Lessons in ease of doing business … we have a long way to go

bali saraswati

I know what follows sounds very pompous me trying to show off a bit too much. But pl pardon.

I was in discussions with my boss yday morning and my secretary came in to announce that the South African Ambassador was in our office and he wanted to see me. He had once about a year before come to our office and met us re some business proposals and to seek our inputs on what should go in the free trade pact proposed with India where it can be of mutual benefit.

It was highly unusual someone ranking so high coming in like this – my boss gave my secretary a stern look and visual dress down for his foolishness. I said that it could be some consul staff or someone who he has misunderstood.

Sure enough there was a reminder after 2 minutes from our staff in the meeting who were perhaps flustered. I excused from my boss and went across to the conference hall – where indeed there was the High Commissioner (as Ambassadors between Commonwealth countries are called). I was perplexed. I thought that it would have been a big goof up by my secretary who perhaps would have fixed up the meeting but forgot to update my calendar. My confusion must have showed since those inside the meeting already clarified that there was no prior appointment but the HC felt that my presence would lend continuity and hence the request.

I could not ask him the purpose and quietly sat there to see how things developed. He had come there with some private parties owning large tracts of land for lease for plantation to explore some development proposals. He also sat through to see in what manner he should facilitate the proposal with his government and how he should push things with the Indian govt re the proposal.

In India if you so much as see any businessman and politician or bureaucrats within the same postal district there is so much noise and ruckus as if they are sworn enemies and they should ideally exist in denial of each other. If the Bureaucracy and politician get so little feedback from each other how are they to evolve meaningful policies, I wonder.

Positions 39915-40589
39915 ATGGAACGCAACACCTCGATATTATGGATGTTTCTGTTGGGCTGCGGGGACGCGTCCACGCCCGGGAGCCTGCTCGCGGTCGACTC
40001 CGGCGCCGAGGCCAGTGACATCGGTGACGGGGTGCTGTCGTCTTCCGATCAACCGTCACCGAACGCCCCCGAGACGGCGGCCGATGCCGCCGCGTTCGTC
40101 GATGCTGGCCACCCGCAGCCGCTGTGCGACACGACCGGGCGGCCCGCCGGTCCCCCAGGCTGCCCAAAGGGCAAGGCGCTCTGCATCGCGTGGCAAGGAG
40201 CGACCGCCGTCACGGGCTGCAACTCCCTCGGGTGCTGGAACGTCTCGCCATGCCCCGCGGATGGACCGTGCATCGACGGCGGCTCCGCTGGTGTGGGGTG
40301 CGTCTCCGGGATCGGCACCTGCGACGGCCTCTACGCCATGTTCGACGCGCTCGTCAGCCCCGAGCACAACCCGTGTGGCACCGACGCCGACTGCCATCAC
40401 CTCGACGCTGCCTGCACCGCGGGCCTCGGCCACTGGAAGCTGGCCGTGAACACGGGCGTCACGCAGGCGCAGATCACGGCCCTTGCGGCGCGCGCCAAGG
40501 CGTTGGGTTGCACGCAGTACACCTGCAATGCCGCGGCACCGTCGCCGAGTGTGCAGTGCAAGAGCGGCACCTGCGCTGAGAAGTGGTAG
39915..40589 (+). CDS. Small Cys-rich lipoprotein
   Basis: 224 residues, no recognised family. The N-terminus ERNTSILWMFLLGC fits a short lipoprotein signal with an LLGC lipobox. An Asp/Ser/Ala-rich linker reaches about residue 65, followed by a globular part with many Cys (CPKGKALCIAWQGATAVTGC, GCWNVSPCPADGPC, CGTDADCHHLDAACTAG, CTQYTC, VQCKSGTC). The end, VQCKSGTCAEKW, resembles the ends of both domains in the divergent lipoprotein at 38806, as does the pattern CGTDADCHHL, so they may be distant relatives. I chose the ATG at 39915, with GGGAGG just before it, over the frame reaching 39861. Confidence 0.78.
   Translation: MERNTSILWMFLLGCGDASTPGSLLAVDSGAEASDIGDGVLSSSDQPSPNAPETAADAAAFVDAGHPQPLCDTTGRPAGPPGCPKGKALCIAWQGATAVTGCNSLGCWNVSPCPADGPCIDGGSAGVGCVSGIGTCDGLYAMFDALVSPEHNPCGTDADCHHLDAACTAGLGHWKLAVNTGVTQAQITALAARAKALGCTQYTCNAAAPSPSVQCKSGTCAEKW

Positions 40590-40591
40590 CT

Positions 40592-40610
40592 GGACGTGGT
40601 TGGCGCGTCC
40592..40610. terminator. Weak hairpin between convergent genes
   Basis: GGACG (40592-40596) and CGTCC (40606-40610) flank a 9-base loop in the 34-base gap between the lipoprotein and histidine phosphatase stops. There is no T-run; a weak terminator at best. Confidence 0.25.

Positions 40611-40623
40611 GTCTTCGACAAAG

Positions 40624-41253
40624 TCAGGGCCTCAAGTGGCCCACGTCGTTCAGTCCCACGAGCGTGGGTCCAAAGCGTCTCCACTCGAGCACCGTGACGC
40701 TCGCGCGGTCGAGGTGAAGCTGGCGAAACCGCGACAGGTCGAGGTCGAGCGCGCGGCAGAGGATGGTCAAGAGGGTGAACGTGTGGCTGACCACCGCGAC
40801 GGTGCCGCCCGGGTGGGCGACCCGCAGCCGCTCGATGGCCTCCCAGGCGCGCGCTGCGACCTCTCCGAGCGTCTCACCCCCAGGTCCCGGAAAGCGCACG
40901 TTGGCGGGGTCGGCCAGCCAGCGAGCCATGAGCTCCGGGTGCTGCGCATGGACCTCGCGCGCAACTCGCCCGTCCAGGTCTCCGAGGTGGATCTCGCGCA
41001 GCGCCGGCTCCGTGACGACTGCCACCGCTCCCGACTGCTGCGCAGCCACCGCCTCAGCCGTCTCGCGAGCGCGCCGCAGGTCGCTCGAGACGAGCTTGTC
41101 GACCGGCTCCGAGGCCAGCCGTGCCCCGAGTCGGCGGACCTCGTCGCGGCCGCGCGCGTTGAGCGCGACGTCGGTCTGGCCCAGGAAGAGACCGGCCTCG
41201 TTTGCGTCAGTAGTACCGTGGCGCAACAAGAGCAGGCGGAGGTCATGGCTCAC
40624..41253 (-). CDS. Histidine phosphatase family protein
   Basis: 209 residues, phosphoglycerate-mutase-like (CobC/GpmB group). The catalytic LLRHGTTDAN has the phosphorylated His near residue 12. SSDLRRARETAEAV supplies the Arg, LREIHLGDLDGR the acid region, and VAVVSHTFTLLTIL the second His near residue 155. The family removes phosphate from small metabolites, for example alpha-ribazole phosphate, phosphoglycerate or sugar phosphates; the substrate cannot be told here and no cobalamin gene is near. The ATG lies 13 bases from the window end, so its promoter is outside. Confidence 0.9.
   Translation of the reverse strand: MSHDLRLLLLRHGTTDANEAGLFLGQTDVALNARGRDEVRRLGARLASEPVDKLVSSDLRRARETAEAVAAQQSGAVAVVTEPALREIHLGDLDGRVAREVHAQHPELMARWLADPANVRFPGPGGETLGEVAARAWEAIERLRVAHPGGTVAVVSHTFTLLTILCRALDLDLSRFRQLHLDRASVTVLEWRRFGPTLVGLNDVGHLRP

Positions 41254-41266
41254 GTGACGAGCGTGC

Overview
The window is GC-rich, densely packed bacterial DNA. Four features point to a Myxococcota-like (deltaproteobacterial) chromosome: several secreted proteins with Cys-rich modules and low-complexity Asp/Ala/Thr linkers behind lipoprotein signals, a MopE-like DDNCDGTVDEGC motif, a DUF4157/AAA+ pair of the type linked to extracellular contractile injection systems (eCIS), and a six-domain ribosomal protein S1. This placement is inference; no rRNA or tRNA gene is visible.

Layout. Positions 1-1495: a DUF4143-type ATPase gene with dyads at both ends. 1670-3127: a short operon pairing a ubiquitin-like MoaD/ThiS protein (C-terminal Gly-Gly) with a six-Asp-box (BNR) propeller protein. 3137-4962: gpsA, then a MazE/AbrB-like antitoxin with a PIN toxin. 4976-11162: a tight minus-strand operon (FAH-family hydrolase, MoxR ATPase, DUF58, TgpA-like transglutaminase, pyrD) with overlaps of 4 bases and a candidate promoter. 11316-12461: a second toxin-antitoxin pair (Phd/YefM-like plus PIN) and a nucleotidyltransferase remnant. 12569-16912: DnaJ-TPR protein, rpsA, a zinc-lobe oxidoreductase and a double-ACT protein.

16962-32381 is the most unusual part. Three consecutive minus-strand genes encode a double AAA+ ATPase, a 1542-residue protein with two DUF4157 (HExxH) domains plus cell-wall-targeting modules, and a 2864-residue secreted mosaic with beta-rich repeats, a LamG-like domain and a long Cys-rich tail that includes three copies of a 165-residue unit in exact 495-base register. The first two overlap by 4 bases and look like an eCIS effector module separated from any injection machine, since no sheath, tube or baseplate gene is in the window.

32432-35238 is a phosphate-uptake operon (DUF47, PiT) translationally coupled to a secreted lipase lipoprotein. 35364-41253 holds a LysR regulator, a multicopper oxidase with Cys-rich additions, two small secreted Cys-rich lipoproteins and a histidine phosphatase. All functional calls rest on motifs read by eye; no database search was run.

Recently in Bali, I liked a particular piece of Saraswati bust size in crocodile wood (that is what they claimed anyway). Looked magnificent and I thought I should have it in my drawing room. Croc wood is like Cedar and makes for fine carving and it exudes some oil which gives it some added sheen. This was just outside the main entrance to Airport. I thought I would get better carvings inside the airport duty free shops and checked in. But after passing thruough the check in, security, taxes (there is some strange system there), and immigration I went over to duty frees but could not locate an equivalent piece.

And by that time I was madly in love with the piece and wanted to get out of the airport to get it (after my exit had been stamped). I went and asked the Chief of Immigration and he asked me why, what piece, which shop, and how is it important, etc. Finally ‘is that so important and you can’t do without it’. I replied ‘it is important to me but i don’t know if you would see it the same way.’ He gave me a once over with his eyes and said, ‘OK please deposit the passport here and tell my name to whosoever asks. Although they are not in my control they would mostly oblige. On return ask to bypass the immigration and collect the passport’.

That is what I did. I wonder such a thing would be feasible in India. The official would have hummed and hawed till i ran out of time or got frustrated and left.

So much for ease of doing business … we have a long way to go.

3 thoughts on “Lessons in ease of doing business … we have a long way to go

  1. Oh yes; we have a long long way to go for ease of doing anything. The bureaucracy starts with the fundamental assumption that everyone is out to cheat and therefore makes the most complex of procedures in the vain attempt at trying to prevent cheating.

    Nothing drives this home more than when Subba Rao retired as Governor of the RBI and moved to Hyderabad. He could not open a bank account there because he could not produce an acceptable address proof !!

    The law is not made for the law abider. Hence this torture.

    Liked by 1 person

    • Thanks Ramesh for your comments.
      Sickening to hear of Subba Rao kind of cases.
      in the last 7-8 yrs esp in pranab mukerjis time the bureaucracy has come back strongly and nullified bulk of the good work of the previous 15 YRS.

      Like

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